Loosing the Knot of Human Sin: Mary’s Yes to God

Fishing can be a wonderful past-time. It can also be frustrating. Though getting “skunked” presents its disappointment, nothing is more frustrating than the inexplicable, insoluble, and massive knot that can come off the bail. There is no time to undo the undoable. You cut, retie as quickly as possible, and cast again. Fortunately, God has patience with such messes.

The Fall produced its own insoluble knot. Pride, deceit, disobedience, cowardice, and capitulation destroyed the simplicity and clarity of the Garden. The “No!” shouted out by our first parents drew all of humanity and all of creation into the massive tangle of the knot of sin, death, darkness, and alienation. All of human history existed in this tangle of misery. However, we weren’t left in this twisted prison: “But when the fulness of time came, God sent his Son, born from woman…” (Gal 4: 4).

Icon of the Annunciation

March 25 commemorates the Feast of the Annunciation. The Gospel of St. Luke relates the events of the Annunciation in its first chapter. In this account, the damning events of the Fall are undone. Here, Mary, a young woman and virgin, acknowledges the message of the Archangel Gabriel. Though she questions the message, she consents to be Mother, the one who will give birth to the Son of the Most High (thus, the term Theotokos, or “Bearer of God”). St. Luke writes of her response: “Behold the handmaid of the Lord — may it be done to me according to your word!” (Luke 1: 38). Her “Yes!” allows God the Son to enter the human condition as man to loose the knot. By the Incarnation we are delivered from the bonds of sin, death, darkness, and alienation. By the Incarnation we are given holiness, life, light, and relationship.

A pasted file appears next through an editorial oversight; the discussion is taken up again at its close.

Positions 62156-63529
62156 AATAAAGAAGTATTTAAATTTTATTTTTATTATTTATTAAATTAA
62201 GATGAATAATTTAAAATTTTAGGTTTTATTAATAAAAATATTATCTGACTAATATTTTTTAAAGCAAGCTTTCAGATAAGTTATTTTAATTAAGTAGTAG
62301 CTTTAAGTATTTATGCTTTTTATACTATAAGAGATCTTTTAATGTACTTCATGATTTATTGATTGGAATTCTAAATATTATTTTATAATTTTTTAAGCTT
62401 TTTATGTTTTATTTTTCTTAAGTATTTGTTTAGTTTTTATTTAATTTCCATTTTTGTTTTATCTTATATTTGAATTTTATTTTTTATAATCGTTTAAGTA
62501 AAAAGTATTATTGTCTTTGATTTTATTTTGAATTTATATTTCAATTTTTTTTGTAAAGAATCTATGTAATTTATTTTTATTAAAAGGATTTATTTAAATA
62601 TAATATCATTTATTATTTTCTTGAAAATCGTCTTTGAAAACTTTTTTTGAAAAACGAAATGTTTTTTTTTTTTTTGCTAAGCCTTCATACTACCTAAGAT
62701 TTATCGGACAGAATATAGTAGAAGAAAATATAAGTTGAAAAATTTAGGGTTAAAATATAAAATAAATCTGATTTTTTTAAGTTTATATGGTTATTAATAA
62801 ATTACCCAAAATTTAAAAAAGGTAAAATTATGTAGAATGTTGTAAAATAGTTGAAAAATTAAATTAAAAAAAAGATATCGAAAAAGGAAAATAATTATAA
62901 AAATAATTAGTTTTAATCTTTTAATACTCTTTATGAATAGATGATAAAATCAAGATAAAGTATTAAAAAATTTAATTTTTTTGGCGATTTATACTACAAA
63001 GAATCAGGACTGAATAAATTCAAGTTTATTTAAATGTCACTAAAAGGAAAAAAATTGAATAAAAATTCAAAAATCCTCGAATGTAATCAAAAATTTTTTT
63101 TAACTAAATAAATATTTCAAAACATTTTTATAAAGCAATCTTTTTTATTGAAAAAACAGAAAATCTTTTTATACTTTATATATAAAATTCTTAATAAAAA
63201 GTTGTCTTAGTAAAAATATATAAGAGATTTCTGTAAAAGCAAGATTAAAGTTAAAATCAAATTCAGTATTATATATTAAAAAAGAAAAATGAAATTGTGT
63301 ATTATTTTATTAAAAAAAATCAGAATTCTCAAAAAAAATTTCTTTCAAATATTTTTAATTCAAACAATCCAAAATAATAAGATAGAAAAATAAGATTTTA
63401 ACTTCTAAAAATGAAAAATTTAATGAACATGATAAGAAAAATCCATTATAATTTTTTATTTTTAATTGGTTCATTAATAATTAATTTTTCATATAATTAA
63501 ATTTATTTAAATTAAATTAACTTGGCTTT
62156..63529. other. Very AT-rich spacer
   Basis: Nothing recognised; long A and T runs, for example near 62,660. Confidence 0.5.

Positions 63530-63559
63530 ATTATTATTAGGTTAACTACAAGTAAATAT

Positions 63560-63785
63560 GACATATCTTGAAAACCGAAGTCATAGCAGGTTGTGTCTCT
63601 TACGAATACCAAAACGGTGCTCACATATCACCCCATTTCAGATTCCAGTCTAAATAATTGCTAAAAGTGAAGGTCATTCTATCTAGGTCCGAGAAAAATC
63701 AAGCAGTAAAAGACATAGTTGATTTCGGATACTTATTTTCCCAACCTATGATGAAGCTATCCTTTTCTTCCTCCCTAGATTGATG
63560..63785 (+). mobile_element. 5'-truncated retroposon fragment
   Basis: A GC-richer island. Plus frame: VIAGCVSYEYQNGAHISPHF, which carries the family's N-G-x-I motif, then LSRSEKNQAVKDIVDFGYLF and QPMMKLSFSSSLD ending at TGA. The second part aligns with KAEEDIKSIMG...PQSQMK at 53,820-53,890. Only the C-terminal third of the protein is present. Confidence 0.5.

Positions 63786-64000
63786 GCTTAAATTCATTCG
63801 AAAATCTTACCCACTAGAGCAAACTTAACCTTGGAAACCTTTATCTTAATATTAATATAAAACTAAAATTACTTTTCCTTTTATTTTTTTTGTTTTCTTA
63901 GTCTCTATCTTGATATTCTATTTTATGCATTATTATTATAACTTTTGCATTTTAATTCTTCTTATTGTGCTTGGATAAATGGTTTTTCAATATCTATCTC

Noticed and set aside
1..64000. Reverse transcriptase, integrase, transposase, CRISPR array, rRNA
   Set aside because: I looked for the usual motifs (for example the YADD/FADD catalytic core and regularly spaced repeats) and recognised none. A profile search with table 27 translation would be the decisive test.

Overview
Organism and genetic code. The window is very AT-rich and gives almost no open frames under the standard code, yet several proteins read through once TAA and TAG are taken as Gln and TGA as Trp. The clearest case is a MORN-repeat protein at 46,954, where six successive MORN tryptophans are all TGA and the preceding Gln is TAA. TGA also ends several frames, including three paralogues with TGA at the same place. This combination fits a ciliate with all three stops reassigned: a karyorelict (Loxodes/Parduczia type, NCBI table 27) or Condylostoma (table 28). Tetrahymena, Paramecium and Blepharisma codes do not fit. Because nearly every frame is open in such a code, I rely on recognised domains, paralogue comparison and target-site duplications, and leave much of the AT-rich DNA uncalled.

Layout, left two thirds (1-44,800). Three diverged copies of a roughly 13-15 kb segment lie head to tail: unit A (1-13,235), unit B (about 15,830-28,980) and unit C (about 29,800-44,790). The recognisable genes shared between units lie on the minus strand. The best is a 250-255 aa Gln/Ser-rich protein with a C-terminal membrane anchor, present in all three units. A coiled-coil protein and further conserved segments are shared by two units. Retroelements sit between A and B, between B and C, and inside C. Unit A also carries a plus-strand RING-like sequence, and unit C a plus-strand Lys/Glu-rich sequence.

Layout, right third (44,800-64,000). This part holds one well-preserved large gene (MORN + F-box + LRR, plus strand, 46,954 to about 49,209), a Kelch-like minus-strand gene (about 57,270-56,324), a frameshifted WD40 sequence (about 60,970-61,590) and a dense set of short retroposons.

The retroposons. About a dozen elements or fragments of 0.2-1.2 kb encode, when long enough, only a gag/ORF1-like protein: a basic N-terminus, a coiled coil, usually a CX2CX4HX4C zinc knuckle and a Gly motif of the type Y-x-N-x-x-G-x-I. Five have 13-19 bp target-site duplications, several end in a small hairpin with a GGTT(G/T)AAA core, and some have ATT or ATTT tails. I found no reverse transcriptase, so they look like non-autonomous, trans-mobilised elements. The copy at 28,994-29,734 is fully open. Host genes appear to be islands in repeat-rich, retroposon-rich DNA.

This feast of the Church represents the beginning of our salvation won for us. Yet, we have to bring the big picture down to the setting of our own lives. Let’s be very honest: we all have our own personal knots all caused by our own “No’s!” shouted at God’s face as we entered into our own rebellions against God’s ways. These knots are hinderances to growth in holiness. These knots bind us and hold us back from a greater formation of Christ in us. To have solution to our knots, we too, as did Mary, say “yes” to our Lord Christ!

Throughout the various liturgical services of the Church, and in our hymns, we have the petition: “Most holy Theotokos, save us!” We understand that Mary, the Theotokos, is not our Savior. She is not God incarnate. She did not offer herself on the Cross for our salvation. She did not rise from the tomb for our salvation. She did not ascend to heaven for our salvation. However, she said “yes” to God and bore him into our presence for our salvation. Thus, the petition, “Most holy Theotokos, save us,” simply means we ask her petition that Christ may more fully enter into our lives of faith for our salvation. Hence, our “yes” to God’s ways — coupled with her petition — lend to the untying of the knots that remain in our souls. “Most holy Theotokos, save us!”

Yours in Christ,
Fr. Irenaeus

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